Recent reports  of counterfeit yellow fever vaccination certificates in Zambia follow reports of falsified proof of vaccination documents being used in other countries, including Ethiopia , India , Nigeria , Pakistan , Sudan , Uganda , Tanzania  and Zimbabwe . While the World Health Organization (WHO) published guidelines in 1999  to support countries in developing measures to combat counterfeit pharmaceutical products and issued a report in 2017  highlighting the public health and socioeconomic impacts of falsified medical products, neither publication discussed the current problem of false or fraudulently obtained proof of vaccination documentation. Counterfeit proof of vaccination in home-based records (HBRs), particularly those issued to provide documented proof of vaccination against yellow fever virus or polio virus , presents a threat to the health and security of countries and their citizens and warrants further discussion and action.
Given the imperative of preventing the spread of vaccine-preventable diseases at a time when increased air travel and globalization link communities worldwide as never before , efforts seem warranted to (1) understand the magnitude and impact of counterfeit proof of vaccination and (2) work with national health authorities to develop practical counterfeit-deterrent strategies as part of the Eliminate Yellow fever Epidemics (EYE) global strategy (2017–2026)  as well as ongoing WHO activity around protection of essential medicines and health products . Efforts to combat counterfeiting are also timely and urgent as part of the Global Health Security Agenda  as the likelihood of deadly, cross-border epidemics increases  and as countries continue to require international travelers to provide proof of vaccination as a prerequisite for entry (or exit) as part of international health regulations recommended by WHO . This directive combined with improved enforcement at ports of entry into a country and a global yellow fever vaccine shortage  could further drive the demand for counterfeit vaccination documents.
As providing proof of vaccination for travelers is one of several important HBR functions , HBRs deserve particular attention. For many travelers, proof of vaccination status is provided through a duly completed version of the International Certificate of Vaccination or Other Prophylaxis  recommended by the World Health Organization. In June 2007, a revised international certificate of vaccination was adopted following the 2005 revision of the International Health Regulations . The revised certificate replaced the International Certificate of Vaccination or Revaccination Against Yellow Fever but did not include any anti-counterfeit guidelines or recommendations.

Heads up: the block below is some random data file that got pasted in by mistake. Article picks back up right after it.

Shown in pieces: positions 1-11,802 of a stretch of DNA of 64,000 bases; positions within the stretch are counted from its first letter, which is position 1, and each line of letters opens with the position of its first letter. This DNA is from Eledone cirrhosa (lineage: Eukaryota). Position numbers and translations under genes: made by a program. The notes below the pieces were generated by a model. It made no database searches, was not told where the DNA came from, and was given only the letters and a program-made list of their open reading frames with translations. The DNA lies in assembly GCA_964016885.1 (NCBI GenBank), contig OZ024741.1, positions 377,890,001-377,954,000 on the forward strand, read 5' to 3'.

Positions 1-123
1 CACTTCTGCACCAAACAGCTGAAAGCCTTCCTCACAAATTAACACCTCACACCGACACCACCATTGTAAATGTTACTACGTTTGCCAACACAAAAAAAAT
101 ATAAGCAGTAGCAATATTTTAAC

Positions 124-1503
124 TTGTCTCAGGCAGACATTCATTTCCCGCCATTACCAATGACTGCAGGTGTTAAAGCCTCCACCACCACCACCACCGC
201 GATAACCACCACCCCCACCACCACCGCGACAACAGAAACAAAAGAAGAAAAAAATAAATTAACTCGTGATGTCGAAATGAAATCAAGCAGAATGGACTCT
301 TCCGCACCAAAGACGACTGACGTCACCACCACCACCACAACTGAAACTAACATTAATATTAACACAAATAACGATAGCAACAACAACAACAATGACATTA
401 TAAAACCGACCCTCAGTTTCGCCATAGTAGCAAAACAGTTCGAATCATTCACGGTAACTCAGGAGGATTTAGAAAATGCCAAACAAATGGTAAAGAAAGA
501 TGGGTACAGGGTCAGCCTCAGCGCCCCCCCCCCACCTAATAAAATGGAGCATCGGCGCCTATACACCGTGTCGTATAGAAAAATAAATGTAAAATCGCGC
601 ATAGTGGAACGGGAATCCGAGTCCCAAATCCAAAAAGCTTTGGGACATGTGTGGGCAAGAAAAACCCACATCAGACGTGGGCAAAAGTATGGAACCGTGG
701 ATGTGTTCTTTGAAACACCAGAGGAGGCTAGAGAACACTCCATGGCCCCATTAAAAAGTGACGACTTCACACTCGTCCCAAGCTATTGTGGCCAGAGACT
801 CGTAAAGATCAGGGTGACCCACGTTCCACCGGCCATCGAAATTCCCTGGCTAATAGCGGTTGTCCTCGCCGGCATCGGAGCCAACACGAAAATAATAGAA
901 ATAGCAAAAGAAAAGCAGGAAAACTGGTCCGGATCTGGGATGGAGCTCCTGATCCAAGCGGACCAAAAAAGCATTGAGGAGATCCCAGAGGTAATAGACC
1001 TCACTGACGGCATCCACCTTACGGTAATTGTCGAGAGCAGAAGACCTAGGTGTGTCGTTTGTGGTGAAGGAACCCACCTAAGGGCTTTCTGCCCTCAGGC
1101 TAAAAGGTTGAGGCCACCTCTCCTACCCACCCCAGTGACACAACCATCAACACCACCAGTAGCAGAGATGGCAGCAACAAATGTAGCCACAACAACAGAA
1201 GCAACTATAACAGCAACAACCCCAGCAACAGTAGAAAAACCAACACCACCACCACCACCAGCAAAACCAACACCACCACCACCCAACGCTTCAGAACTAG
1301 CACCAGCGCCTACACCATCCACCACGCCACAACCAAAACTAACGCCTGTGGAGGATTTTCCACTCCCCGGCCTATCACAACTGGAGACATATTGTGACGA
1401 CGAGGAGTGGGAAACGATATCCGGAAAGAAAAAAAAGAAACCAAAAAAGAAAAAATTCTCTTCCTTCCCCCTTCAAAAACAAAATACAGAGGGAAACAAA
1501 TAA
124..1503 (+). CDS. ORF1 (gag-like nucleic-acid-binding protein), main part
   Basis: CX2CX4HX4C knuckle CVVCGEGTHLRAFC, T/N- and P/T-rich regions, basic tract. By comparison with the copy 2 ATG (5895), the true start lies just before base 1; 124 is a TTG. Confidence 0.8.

The prevalence and impact of counterfeit medical products highlighted in the 2017 WHO report  point to a very real public health problem: a counterfeit problem that is not limited to medicines . In Nigeria counterfeit proof of yellow fever vaccination records have been noted since at least 2012 when travelers from the country holding alleged counterfeit documents were denied entry by officials on arrival in Ghana  and South Africa . As a result, the Federal Ministry of Health has attempted to curb the problem by issuing documents that included additional security features; however, a November 2018 report from Lagos airport highlights opportunities for further improvement as the problem of counterfeit documentation may continue .
It is far too easy to dismiss HBR counterfeit incidents as a trivial matter. Such incidents are anything but trivial. More must be done to investigate HBR counterfeiting incidents with local authorities. Additionally, we must leverage existing knowledge and explore novel approaches to combat counterfeit proof of vaccination while also exploring design-related solutions to better ensure the integrity of HBRs. The risks of spread of vaccine-preventable diseases by international travelers is a public health concern , placing increased importance on safeguarding HBRs as a verified source of travelers’ vaccination status.
The author acknowledges the editorial support of Ms Stacy Young of Applied Scientific Consulting in preparing this work.
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